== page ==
Yesterday we looked at Julia’s support for tabular data, which can be represented by a DataFrame. The TimeSeries package implements another common data type: time series. We’ll start by loading the TimeSeries package, but we’ll also add the Quandl package, which provides an interface to a rich source of time series data from Quandl.
We’ll start by getting our hands on some data from Yahoo Finance. By default these data will be of type TimeArray, although it is possible to explicitly request a DataFrame instead,
Having a closer look at one of the TimeSeries objects we find that it actually consists of multiple data series, each represented by a separate column. The colnames attribute gives names for each of the component series, while the timestamp and values attributes provide access to the data themselves. We’ll see more convenient means for accessing those data in a moment.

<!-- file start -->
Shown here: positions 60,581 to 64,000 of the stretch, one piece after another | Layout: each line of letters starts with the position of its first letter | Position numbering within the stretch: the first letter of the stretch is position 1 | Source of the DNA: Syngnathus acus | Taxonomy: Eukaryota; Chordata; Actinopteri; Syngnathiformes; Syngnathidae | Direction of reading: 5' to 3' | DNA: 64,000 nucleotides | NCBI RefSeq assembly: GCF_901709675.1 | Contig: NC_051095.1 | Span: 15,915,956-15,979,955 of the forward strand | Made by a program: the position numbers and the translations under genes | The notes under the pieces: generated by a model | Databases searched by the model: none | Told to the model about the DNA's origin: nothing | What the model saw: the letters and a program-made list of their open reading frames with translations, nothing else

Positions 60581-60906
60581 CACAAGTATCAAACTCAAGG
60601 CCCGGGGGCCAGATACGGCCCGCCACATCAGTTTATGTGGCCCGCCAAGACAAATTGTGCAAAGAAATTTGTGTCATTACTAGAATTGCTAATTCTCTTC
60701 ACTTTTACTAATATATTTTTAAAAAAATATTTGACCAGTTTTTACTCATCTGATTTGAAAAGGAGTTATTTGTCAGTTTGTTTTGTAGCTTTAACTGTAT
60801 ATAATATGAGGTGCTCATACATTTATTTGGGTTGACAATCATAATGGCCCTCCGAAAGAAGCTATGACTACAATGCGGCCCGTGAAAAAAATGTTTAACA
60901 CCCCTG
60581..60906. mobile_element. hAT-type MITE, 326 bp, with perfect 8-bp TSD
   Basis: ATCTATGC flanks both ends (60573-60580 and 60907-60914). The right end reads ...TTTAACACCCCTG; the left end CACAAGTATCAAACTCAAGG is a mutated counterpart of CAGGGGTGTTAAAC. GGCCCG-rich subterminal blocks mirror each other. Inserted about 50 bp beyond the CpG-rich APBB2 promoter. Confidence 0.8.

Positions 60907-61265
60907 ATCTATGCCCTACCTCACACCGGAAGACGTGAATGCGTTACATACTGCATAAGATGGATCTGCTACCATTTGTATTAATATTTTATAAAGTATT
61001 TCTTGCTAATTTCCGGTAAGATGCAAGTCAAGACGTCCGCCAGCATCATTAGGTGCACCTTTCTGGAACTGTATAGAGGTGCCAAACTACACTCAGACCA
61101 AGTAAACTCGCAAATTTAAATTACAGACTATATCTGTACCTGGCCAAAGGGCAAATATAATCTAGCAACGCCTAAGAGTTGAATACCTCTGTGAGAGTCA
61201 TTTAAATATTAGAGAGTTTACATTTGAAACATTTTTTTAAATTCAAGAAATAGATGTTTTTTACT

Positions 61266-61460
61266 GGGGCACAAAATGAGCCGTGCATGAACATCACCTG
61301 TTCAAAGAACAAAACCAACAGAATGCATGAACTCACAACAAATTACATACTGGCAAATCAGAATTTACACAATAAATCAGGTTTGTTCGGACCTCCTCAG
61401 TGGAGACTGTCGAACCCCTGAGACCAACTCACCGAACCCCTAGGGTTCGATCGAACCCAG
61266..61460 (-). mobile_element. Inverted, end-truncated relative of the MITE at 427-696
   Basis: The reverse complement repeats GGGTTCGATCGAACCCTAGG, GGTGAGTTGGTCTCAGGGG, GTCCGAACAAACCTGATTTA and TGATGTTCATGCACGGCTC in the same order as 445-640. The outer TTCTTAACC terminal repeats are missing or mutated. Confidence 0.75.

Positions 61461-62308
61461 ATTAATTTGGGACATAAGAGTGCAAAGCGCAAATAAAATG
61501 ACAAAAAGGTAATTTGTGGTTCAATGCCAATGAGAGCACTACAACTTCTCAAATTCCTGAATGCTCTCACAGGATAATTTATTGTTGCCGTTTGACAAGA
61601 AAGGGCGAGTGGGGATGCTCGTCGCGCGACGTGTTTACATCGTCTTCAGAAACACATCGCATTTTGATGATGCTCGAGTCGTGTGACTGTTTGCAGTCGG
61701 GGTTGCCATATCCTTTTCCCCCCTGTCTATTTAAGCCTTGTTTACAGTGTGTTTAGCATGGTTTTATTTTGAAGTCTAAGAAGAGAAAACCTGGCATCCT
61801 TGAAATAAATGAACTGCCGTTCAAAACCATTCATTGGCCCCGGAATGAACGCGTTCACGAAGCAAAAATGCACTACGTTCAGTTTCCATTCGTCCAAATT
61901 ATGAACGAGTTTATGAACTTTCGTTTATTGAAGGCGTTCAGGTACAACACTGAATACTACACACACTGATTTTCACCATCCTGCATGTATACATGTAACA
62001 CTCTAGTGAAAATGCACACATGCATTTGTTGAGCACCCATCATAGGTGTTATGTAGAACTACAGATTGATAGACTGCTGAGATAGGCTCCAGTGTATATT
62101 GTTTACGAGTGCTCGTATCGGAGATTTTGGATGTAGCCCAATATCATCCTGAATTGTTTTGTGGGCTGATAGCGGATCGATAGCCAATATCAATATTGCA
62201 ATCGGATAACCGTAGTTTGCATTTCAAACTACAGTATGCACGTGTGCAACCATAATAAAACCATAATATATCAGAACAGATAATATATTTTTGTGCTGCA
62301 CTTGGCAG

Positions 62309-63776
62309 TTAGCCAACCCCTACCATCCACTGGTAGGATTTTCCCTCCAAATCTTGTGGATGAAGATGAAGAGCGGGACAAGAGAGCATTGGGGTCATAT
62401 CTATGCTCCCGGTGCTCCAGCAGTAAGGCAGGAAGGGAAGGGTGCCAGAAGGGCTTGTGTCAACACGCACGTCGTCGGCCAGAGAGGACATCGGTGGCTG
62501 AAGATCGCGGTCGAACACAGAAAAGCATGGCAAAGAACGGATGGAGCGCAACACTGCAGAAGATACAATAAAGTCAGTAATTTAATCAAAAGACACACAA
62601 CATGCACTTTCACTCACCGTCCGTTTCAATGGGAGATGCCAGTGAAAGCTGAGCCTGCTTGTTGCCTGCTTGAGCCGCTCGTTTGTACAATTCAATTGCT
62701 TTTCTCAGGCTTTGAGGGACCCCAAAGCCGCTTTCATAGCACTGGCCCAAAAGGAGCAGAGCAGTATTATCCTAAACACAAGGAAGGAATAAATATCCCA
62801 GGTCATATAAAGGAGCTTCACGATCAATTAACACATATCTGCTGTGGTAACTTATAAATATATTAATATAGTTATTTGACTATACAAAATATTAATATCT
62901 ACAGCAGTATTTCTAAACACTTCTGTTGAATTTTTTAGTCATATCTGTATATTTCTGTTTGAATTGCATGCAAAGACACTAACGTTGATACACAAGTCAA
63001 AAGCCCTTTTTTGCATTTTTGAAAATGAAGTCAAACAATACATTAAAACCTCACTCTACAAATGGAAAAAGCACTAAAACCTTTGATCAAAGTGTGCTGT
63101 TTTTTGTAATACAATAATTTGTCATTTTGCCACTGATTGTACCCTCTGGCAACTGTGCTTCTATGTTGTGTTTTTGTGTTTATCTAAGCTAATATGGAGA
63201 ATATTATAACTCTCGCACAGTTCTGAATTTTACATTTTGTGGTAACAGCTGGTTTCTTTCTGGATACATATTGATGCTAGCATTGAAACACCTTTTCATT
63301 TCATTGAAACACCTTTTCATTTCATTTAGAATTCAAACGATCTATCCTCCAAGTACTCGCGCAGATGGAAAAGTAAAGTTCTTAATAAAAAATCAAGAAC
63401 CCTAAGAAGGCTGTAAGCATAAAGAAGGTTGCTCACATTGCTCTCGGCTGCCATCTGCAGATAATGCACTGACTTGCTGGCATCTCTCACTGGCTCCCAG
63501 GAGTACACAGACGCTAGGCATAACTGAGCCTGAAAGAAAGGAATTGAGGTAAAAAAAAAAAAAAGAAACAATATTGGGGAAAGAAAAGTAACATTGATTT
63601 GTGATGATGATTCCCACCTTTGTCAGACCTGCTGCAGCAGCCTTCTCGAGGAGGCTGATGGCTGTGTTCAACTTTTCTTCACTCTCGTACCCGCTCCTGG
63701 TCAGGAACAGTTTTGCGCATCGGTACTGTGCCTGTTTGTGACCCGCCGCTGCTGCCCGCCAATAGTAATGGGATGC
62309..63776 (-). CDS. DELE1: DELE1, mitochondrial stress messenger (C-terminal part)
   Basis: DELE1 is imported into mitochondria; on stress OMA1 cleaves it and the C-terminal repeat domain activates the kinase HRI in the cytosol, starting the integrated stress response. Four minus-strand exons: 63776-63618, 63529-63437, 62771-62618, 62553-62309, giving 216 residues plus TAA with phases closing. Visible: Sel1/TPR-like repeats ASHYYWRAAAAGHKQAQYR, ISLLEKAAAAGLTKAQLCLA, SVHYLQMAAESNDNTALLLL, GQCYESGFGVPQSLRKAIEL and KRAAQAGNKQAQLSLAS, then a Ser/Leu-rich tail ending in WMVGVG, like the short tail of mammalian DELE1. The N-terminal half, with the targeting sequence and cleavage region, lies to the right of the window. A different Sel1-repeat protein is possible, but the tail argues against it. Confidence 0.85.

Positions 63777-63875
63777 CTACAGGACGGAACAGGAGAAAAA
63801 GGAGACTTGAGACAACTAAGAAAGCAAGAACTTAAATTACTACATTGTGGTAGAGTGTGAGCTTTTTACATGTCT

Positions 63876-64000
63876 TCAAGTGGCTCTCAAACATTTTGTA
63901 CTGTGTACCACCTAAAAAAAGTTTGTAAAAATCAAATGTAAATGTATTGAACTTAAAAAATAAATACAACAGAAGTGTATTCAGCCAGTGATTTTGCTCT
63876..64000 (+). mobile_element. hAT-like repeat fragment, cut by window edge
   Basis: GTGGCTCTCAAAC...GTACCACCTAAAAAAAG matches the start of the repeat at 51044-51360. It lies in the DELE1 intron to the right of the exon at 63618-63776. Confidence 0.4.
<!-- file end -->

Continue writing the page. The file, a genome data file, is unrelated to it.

The TimeArray type caters for a full range of indexing operations which allow you to slice and dice those data to your exacting requirements. to() and from() extract subsets of the data before or after a specified instant.
We can shift observations forward or backward in time using lag() or lead().
We can also calculate the percentage change between observations.
Well, that’s the core functionality in TimeSeries. There are also methods for aggregation and moving window operations, as well as time series merging. You can check out some examples in the documentation as well as on github. Finally, watch the video below from JuliaCon 2014.